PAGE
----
LEGacy Circus is the name of Erin Ball and Vanessa Furlong’s performing arts act, blending circus art and storytelling.

Fringe Fest 2021 review: LEGacy Interrupted

Electric chemistry awaits at this duo’s circus performance.

The biggest trick circus performers learn isn’t how to fold themselves in half or walk on stilts or scale two stories on a bolt of vertical, cascading fabric. It isn’t how to swing from a great height or do the splits, though LEGacy Circus’s Halifax Fringe Show features all these things.


Nope, the biggest trick circus performers learn is how to do all this effortlessly while making the *audience* break out in a sweat.


This is exactly how it felt on Sunday afternoon, at LEGacy Interrupted’s opening show, watching Erin Ball and Vanessa Furlong move along a trapeze in tandem. It's an accessibility and inclusivity-minded circus performance, complete with ASL interpretation and voiceover narration. The duo—who have been performing together since 2016—move in a hers-and-hers asymmetric mirroring, folding over the bar and each other as they contort.


A two-story-tall structure that looks almost like the skeleton of a tent houses them and the trapeze. While they never shake, the structure does, an off-beat jitterbug at the fluctuating weight it bears as they move. Almost every audience member in the Neptune Scotiabank Theatre is leaning ahead, breath tense. What if they fall?


They don’t. Instead, they present a three-act show with a loose narrative structure of separation over the pandemic—and the reunion Fringe has allowed them. Both Ball and Furlong (who both identify as people living with a disability, with Ball being a double below-knee amputee) do solo acts following the opening tandem work. At one point, Ball climbs onto the trapeze by using her prosthetic leg as a reaching stick, since Furlong’s hand isn’t there to grab; Earlier in the show, Furlong holds a guitar case aloft on her lap in place of her collaborator and friend.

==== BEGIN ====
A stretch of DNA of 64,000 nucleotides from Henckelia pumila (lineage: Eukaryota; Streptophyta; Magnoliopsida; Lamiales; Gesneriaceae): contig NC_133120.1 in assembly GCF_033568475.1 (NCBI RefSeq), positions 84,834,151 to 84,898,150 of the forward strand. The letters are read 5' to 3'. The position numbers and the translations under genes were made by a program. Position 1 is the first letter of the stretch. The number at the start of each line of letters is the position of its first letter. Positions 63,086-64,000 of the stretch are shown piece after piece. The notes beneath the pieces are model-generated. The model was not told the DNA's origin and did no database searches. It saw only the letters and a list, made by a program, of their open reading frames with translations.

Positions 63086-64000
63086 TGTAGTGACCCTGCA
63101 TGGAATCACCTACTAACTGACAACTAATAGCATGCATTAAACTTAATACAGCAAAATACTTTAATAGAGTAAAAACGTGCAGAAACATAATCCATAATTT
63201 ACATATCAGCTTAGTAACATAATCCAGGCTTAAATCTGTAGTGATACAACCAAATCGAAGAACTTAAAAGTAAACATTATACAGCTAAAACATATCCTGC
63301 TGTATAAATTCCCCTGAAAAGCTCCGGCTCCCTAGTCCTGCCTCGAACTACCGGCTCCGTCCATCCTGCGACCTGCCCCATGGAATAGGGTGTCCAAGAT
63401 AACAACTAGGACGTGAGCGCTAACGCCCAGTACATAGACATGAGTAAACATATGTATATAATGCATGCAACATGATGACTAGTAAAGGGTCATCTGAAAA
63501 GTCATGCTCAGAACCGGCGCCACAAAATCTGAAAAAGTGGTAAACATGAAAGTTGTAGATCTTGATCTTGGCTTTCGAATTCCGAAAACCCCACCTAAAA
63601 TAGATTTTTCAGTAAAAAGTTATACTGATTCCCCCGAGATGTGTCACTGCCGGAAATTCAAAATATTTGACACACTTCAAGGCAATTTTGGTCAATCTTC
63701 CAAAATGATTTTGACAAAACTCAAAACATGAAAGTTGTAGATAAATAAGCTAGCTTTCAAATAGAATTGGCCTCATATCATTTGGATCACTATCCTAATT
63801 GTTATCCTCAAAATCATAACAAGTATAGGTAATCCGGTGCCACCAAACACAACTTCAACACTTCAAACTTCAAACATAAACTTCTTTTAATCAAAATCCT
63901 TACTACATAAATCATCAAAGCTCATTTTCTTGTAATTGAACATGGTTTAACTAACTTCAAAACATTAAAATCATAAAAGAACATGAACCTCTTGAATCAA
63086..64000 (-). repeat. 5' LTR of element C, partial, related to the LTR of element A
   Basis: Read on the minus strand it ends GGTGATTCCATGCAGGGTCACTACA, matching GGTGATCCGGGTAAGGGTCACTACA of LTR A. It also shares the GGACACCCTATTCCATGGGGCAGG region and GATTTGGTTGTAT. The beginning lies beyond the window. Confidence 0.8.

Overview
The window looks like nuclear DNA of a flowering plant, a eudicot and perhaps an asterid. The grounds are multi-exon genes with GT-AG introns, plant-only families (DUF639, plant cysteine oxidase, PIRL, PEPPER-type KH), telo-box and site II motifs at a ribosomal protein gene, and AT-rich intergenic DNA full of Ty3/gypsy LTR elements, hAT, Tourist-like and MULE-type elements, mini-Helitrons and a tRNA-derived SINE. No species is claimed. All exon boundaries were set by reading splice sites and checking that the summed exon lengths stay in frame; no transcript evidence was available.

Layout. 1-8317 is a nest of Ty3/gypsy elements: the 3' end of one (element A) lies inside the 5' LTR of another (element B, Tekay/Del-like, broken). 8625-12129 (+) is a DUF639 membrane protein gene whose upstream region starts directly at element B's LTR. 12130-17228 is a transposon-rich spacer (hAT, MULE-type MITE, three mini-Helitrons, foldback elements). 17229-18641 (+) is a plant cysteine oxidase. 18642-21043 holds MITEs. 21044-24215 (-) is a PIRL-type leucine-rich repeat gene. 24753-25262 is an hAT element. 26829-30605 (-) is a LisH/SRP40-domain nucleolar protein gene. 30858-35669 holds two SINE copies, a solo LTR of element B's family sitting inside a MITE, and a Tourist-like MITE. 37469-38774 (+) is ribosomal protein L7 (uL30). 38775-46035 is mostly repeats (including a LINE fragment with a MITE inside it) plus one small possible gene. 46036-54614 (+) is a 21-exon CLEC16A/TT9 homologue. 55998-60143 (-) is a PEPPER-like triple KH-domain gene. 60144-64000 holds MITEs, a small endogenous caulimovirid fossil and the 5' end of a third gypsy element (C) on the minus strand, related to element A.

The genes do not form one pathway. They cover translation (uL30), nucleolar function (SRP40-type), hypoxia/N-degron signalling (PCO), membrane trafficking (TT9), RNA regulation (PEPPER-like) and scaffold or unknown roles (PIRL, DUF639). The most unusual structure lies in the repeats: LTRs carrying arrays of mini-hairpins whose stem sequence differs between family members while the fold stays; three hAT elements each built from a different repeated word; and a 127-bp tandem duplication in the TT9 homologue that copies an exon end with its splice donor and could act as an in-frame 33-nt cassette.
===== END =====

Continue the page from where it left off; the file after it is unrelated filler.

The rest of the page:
It’s impactful, but it’s easy to spend the show’s middle portion missing their fireworks-level chemistry.


By the time the show-closing section has the pair performing together with a vintage-y wheelchair as a prop, two pairs of stilts moving like spider legs, you’ll never want them to be separated again, pandemic be damned. You might even ask, as one audience member in a wheelchair did during the post-show Q&A: “How did you get to be so comfortable in your own body? Because I’d love to feel like that.” Tears flowed. Everyone clapped. “It’s taken a lot of work and time,” Ball replied.


See LEGacy Interrupted at Neptune’s Scotiabank Stage Sep 8 at 9pm.

About The Author

Morgan Mullin

Morgan is the Arts & Entertainment Editor at The Coast, where she writes about everything from what to see and do around Halifax to profiles of the city’s creative class to larger cultural pieces. She’s been with The Coast since 2016.

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